NTSB urges Boeing to redesign engine part on thousands of jets after deadly midair explosion
The National Transportation Safety Board urged Boeing on Tuesday to redesign the engine casing on some of its planes after a mid-air engine explosion caused debris to blow out a window, killed a passenger and forced an emergency landing in Philadelphia. The April 2018 incident on board Southwest Airlines Flight 1380 involved a Boeing 737 New Generation jet. Thousands are in service across the U.S. and some 6,800 are in service worldwide.
NTSB noted the probable cause of the accident was a cracked fan blade impacting the fan casing at a critical location, turning fragments of the engine into deadly shrapnel that struck a window, causing it to blow out. The cabin rapidly depressurized, triggering a rapid descent from 32,000 feet, with one passenger getting partially sucked out the blown out window. That passenger later died.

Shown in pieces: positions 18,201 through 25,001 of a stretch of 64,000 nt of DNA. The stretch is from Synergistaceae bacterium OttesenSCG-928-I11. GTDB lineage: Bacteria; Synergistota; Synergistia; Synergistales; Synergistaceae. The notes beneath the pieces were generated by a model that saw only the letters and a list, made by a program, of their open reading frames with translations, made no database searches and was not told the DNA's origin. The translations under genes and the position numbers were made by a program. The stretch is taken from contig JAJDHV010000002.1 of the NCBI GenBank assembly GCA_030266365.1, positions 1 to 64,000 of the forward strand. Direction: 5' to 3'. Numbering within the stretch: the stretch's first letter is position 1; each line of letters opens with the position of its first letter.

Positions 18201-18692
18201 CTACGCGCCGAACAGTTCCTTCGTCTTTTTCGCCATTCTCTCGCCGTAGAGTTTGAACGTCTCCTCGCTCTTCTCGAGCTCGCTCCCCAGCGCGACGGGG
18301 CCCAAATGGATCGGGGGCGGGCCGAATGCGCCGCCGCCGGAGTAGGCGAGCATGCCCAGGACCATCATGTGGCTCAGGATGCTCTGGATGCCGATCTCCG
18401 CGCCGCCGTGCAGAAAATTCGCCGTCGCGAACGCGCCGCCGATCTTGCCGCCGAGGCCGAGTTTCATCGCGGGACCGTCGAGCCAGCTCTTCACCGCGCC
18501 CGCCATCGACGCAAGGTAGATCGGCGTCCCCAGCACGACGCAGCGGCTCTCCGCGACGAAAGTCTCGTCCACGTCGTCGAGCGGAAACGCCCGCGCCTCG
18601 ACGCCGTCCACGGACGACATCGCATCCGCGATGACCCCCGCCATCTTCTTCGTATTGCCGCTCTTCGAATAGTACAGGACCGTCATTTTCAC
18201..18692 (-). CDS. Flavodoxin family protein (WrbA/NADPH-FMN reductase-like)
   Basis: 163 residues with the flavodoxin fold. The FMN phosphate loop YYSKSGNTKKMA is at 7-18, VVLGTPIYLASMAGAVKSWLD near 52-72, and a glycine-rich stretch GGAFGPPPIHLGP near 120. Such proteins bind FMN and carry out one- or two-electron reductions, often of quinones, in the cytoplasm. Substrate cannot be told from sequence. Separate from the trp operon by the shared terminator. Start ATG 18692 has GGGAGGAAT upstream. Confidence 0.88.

NTSB issued a new recommendation to the Federal Aviation Administration to require Boeing to determine which areas of the fan case of certain planes would be most vulnerable in the event of a fan blade becoming loose and require a redesign of the housing for stronger structural integrity. They also recommended airlines be required to retrofit existing Boeing 737 NG planes with the redesign.
Boeing began manufacturing the 737 NG in the early 1990s, but the redesign requirement would not be applied to Boeing's subsequent model — the 737 Max — as it has a different engine and casing. The 737 Max is currently grounded following two crashes in October 2018 and March 2019.
If the FAA were to accept the NTSB's recommendations, it would likely be a lengthy and phased process. Boeing would need to determine design changes, test the changes and the FAA would have to then certify them. Airlines are typically given given a window of time within which they need to adopt new regulations — in this case swapping out the engine housings. It is unlikely this would result in any grounding of the planes. NTSB recommendations are nonbinding and it is not clear if the FAA will follow through.
Through its investigation, NTSB did not find fault with the Southwest Airlines flight crew, air worthiness of the plane before the engine failure or the plane's maintenance.
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